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SEC Proposes Amendments to Accredited Investor Status

Insight February 16, 2011

The SEC recently voted to propose amendments to the net worth standard for determining accredited investor status under the Securities Act of 1933.  Under the proposal, the SEC's rules would be amended to exclude the value of an individual's primary residence in calculating net worth for the purposes of determining whether a person qualifies as an "accredited investor." 

 

             A proposed SEC amendment may reduce available private capital by qualifying fewer individuals as accredited investors.  On January 25, 2011, the Securities and Exchange Commission (the SEC) voted to propose amendments to the net worth standard for determining accredited investor status under the Securities Act of 1933 (the Securities Act.)  The proposed amendments reflect the requirements of Section 413(a) of the Dodd-Frank Wall Street Reform and Consumer Protection Act (the Dodd-Frank Act.) 

 

            Section 413 was effective on July 21, 2010 upon enactment of the Dodd-Frank Act and requires that the net worth calculation for determining accredited investor status exclude the value of the person's primary residence.  The SEC is required to revise the Securities Act to reflect this new standard. 

 

            Under the proposal, the SEC's rules would be amended to exclude the value of an individual's primary residence in calculating net worth for the purposes of determining whether a person qualifies as an "accredited investor."  Previously, the net worth standard required a minimum net worth of more than $1 million but permitted the inclusion of the primary residence in the calculation.  The proposed amendments also clarify that the value of the primary residence is determined by subtracting from the estimated fair market value of the property the amount of debt secured by the property, up to the estimated fair market value of the property.       

 

            The proposed standard would amend the Securities Act by defining an accredited investor as follows:

           

            "Any natural person whose individual net worth, or joint net worth with that person's        spouse, at the time of purchase, exceeds $1,000,000, excluding the value of the primary           residence of such natural person, calculated by subtracting from the estimated fair market      value of the property the amount of debt secured by the property, up to the estimated fair       market value of the property."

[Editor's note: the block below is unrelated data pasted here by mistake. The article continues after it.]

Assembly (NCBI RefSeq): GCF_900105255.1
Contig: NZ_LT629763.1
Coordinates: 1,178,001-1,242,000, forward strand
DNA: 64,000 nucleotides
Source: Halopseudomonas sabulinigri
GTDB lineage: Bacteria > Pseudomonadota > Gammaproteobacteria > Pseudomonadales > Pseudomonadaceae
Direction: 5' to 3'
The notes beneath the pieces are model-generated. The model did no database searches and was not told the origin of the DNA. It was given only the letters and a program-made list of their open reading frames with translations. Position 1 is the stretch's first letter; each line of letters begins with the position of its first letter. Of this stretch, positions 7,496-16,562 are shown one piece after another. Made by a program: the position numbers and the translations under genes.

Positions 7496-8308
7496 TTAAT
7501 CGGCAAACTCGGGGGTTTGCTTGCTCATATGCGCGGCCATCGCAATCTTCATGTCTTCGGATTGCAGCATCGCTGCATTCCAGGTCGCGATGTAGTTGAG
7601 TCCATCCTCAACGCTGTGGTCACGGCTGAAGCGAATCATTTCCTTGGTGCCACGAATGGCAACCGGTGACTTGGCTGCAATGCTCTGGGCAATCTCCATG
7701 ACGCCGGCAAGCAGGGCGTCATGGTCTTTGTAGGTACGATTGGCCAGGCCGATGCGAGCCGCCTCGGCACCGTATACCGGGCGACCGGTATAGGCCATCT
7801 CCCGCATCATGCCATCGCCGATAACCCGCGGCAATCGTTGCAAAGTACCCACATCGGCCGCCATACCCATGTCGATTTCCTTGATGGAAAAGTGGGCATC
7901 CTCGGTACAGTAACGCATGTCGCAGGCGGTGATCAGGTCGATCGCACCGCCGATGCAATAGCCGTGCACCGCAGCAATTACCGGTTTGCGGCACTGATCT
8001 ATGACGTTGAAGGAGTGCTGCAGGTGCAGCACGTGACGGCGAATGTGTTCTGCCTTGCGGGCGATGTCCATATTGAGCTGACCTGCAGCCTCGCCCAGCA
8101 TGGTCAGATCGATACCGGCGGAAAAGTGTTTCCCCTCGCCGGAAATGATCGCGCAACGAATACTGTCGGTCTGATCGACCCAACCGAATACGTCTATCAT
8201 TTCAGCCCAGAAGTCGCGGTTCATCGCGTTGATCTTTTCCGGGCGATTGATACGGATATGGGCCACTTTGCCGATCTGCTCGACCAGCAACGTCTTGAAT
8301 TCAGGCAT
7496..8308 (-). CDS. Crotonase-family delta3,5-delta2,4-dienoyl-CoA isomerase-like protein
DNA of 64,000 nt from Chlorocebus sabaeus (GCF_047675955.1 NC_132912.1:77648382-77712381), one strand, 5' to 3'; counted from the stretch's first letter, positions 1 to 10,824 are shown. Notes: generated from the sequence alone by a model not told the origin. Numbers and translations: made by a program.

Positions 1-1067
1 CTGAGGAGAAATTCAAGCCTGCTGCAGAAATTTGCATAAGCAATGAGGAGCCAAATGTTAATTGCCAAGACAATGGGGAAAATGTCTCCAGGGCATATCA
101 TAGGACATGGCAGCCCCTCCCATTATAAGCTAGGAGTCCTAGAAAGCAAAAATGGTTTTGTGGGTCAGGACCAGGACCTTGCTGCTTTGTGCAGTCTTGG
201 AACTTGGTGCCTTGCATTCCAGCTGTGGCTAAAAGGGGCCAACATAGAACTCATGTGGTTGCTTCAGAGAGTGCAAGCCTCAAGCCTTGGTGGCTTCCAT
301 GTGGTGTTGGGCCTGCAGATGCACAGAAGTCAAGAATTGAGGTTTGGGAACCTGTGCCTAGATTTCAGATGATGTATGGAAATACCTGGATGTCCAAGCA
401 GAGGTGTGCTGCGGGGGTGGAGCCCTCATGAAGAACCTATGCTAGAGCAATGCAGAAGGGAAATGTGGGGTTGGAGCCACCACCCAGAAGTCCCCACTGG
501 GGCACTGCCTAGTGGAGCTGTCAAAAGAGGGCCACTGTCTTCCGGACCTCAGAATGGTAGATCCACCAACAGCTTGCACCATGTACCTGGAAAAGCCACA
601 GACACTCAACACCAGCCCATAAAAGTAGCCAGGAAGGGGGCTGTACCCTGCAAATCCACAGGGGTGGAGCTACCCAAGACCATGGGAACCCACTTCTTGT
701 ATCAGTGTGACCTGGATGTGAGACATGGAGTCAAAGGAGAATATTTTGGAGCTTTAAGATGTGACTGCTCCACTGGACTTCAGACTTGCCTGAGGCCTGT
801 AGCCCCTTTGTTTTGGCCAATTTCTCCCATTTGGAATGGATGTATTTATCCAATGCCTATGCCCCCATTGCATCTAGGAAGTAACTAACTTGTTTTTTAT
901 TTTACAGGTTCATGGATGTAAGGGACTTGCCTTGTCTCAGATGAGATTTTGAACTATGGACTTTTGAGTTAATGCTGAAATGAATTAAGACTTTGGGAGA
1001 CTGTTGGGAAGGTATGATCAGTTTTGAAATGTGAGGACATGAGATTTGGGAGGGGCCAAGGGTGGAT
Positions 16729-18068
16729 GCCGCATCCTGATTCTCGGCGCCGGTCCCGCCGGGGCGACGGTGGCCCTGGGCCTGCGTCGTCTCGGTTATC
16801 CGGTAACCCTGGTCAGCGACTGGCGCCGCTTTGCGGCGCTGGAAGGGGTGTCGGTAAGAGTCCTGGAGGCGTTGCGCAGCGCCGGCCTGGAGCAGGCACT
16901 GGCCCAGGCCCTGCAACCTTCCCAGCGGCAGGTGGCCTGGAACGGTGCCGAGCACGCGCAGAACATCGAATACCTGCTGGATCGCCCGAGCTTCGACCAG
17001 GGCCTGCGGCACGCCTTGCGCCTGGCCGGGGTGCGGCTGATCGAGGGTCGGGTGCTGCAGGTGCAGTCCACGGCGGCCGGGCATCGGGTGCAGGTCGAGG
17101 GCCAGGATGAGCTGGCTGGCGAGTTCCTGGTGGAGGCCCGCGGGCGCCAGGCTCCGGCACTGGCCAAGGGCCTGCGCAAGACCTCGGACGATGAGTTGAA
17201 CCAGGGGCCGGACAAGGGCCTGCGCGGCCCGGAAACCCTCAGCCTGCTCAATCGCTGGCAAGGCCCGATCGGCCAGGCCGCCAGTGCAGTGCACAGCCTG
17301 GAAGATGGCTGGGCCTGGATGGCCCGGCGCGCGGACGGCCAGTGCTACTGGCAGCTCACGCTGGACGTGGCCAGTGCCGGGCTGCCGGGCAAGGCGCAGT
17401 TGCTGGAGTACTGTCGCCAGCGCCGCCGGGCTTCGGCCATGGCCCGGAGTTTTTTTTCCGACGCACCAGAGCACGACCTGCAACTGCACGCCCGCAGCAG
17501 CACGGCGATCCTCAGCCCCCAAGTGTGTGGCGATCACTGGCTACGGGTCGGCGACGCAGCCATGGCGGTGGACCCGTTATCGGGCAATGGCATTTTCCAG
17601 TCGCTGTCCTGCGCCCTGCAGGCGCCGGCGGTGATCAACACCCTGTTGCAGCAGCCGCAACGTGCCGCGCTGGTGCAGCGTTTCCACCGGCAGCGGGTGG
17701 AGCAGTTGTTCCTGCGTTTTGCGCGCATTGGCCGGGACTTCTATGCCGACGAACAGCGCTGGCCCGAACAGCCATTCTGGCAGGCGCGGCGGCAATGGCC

There is no transition period for the new accredited investor net worth standard as it was effective upon enactment of the Dodd-Frank Act on July 21, 2010.  This new net worth standard will remain in effect until July 21, 2014, four years after the enactment of the Dodd-Frank Act.  Starting in 2014, the SEC will be required to review the definition of the term "accredited investor" ever four years and engage in further rulemaking to the extent it deems appropriate.    

 

            Under rules promulgated pursuant to the Securities Act, individuals and entities that qualify as "accredited investors" are eligible to participate in private and limited offerings which are exempt from Securities Act registration requirements.  One of the ways in which a person may qualify as an "accredited investor" is by having a net worth in excess of $1 million.  Therefore, by excluding the value of an investor's primary residence in calculating net worth, fewer individuals may qualify as accredited investors, thus reducing available private capital.

 

            Because Section 413(a) is already in effect, all companies should revise their standard forms of accredited investor questionnaire and investor representations and warranties to ensure that each investor's net worth is properly calculated. 

           

            The SEC is seeking public comments on the proposed rule through March 11, 2011.